The legendary truck photographer Bette Garber died last week. She had been ill for some time, but kept it quiet, close. That was Bette – she never liked a lot of fuss about herself, was always more concerned with how others were doing.
Bette was a friend of mine, during more than 15 years of my hanging out with truckers and writing about their lives. I met her at the 1994 Mid-America Trucking Show – my first but God knows which one for her. I admired her work, with images and with words, and thought often that she lived a wonderful life, rambling around the country taking photos of trucks.
Bette was tough, sentimental, fiercely loyal to and protective of the thousands of truckers who looked into her lens, to her friends and to the industry as a whole. It seemed that she had met everyone. Although she was noted for her shots of glorious show trucks, she interviewed and photographed and buoyed up countless other truckers. I think they felt better about themselves and their work after talking to her. Being “just a truck driver” meant a lot more, because this camera-bedecked lady had infused them with her love and admiration. Often being in the position of shooting photos myself, and not being trained as a photographer, I watched what she did, and learned from it, improving my jackleg photographer skills.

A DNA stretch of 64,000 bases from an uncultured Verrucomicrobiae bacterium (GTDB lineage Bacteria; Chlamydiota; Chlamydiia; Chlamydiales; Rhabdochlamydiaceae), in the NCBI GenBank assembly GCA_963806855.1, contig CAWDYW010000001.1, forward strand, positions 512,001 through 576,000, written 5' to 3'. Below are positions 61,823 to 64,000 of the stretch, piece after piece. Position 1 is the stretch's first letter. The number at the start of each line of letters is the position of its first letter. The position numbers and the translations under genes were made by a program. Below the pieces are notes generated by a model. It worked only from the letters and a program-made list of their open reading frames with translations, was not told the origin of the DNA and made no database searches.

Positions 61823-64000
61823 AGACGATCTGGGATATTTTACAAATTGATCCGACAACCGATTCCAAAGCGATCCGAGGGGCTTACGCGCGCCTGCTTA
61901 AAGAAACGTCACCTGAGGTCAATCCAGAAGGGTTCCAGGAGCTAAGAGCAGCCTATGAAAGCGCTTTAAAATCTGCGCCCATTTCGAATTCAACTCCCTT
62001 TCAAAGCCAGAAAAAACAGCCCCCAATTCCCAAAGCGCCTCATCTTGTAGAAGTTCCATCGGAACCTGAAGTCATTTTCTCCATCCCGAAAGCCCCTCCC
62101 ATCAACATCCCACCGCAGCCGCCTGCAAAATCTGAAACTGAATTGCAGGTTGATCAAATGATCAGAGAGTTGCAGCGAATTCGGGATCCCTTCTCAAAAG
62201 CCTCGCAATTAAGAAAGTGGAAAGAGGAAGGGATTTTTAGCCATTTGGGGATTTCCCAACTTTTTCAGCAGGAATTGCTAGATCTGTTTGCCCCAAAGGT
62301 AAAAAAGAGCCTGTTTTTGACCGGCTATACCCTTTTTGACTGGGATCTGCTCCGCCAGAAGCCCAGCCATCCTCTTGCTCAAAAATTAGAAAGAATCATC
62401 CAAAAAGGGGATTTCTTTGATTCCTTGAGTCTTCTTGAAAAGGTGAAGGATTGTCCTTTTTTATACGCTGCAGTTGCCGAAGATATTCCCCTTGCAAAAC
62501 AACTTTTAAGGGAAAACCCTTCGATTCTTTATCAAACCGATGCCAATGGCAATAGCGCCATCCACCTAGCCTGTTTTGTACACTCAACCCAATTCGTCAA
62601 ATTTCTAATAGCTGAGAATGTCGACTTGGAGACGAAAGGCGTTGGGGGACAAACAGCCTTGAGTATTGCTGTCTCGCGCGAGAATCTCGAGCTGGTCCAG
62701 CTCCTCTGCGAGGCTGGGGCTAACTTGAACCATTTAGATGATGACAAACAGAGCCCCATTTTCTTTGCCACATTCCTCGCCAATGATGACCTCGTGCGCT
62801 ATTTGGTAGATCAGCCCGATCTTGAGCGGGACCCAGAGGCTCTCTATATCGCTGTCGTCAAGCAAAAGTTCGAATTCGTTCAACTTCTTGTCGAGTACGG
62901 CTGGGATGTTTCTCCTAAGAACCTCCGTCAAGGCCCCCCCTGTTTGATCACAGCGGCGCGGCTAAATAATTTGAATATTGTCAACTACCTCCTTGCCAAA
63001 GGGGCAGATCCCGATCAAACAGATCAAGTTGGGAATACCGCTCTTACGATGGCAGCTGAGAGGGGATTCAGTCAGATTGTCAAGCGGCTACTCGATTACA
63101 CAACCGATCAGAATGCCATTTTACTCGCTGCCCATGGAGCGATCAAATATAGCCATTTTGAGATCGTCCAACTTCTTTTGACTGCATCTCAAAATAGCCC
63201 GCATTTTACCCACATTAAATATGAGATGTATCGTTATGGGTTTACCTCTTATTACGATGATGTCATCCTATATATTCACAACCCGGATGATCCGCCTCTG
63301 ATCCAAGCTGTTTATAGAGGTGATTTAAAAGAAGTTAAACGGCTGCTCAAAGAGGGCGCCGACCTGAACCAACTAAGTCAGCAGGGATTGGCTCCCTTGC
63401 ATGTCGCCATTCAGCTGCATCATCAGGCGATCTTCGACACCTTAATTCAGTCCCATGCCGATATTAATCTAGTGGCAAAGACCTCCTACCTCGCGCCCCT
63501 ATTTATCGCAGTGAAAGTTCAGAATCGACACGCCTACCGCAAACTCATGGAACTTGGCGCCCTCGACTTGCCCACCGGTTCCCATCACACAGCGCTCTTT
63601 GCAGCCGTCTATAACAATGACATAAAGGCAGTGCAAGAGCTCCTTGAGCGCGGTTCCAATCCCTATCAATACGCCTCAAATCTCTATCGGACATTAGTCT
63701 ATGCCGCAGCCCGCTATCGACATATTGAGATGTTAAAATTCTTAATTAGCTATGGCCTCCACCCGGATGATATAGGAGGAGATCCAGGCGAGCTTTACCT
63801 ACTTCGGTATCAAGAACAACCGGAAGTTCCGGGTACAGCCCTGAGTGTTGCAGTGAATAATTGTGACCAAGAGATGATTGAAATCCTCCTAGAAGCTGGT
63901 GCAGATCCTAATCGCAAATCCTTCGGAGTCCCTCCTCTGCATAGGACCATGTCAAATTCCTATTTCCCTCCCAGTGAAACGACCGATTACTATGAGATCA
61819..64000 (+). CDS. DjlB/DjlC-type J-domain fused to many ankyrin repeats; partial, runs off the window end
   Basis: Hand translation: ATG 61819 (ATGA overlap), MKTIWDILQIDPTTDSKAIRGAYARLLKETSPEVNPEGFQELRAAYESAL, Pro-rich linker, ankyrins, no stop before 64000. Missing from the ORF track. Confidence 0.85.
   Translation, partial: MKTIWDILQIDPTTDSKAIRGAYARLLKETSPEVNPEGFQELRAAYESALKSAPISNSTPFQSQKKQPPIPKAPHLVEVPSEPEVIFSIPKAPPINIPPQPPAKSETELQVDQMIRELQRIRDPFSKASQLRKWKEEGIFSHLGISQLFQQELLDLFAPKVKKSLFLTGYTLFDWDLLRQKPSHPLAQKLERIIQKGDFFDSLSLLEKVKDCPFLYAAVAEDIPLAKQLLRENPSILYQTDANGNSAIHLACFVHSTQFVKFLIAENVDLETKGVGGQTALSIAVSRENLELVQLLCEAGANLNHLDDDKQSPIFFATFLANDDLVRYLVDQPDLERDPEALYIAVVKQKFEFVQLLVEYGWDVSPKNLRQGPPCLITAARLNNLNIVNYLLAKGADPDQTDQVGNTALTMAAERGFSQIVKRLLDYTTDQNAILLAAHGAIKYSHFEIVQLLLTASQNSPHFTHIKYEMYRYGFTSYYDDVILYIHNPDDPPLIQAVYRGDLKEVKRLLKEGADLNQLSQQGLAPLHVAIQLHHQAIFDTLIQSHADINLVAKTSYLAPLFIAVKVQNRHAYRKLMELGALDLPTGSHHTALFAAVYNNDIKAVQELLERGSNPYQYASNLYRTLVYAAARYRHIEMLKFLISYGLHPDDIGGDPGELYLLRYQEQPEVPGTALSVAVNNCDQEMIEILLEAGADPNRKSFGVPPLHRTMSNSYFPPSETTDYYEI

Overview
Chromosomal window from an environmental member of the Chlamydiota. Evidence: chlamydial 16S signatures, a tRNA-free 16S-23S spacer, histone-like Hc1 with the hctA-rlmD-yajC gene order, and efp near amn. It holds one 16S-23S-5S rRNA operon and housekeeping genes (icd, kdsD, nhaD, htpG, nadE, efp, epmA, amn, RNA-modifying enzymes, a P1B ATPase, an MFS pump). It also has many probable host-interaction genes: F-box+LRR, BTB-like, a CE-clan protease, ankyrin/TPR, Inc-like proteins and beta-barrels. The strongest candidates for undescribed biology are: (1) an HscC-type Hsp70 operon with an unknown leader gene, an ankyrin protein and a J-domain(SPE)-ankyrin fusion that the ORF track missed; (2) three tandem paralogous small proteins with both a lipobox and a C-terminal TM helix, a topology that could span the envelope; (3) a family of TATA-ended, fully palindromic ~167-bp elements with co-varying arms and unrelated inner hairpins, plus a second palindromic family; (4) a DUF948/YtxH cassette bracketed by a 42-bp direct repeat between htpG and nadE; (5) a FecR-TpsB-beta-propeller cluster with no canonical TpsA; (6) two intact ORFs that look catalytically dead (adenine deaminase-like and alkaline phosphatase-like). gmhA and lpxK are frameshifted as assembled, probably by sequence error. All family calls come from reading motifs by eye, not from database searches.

Over the years, she complimented a couple of my photos, which was as good as a Pulitzer Prize in my book.
Her passing shocked many of us who learned of it only after she had gone on to that big shiny truck show in the sky. Plans are in the works to honor her at at least one truck show in 2009. I’d like to see a Bette Garber award created for every show.
The world, and the trucking world, has lost a unique and wonderful individual, and I have lost a friend. (Photo by Suzanne Stempinski)